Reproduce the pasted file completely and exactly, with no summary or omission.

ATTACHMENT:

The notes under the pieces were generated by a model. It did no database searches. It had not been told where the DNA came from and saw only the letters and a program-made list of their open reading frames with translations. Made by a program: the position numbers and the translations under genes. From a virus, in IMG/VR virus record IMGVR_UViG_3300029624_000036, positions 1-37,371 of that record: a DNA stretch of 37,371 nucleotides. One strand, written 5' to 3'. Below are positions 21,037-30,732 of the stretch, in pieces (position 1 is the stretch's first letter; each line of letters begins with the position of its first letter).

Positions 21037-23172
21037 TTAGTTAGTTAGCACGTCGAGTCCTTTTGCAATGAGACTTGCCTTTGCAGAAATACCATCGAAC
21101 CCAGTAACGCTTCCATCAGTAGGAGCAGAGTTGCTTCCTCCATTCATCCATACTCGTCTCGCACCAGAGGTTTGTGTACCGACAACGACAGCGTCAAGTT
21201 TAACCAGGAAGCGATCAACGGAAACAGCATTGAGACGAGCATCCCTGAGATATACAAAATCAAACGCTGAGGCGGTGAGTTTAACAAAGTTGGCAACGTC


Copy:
The notes under the pieces were generated by a model. It did no database searches. It had not been told where the DNA came from and saw only the letters and a program-made list of their open reading frames with translations. Made by a program: the position numbers and the translations under genes. From a virus, in IMG/VR virus record IMGVR_UViG_3300029624_000036, positions 1-37,371 of that record: a DNA stretch of 37,371 nucleotides. One strand, written 5' to 3'. Below are positions 21,037-30,732 of the stretch, in pieces (position 1 is the stretch's first letter; each line of letters begins with the position of its first letter).

Positions 21037-23172
21037 TTAGTTAGTTAGCACGTCGAGTCCTTTTGCAATGAGACTTGCCTTTGCAGAAATACCATCGAAC
21101 CCAGTAACGCTTCCATCAGTAGGAGCAGAGTTGCTTCCTCCATTCATCCATACTCGTCTCGCACCAGAGGTTTGTGTACCGACAACGACAGCGTCAAGTT
21201 TAACCAGGAAGCGATCAACGGAAACAGCATTGAGACGAGCATCCCTGAGATATACAAAATCAAACGCTGAGGCGGTGAGTTTAACAAAGTTGGCAACGTC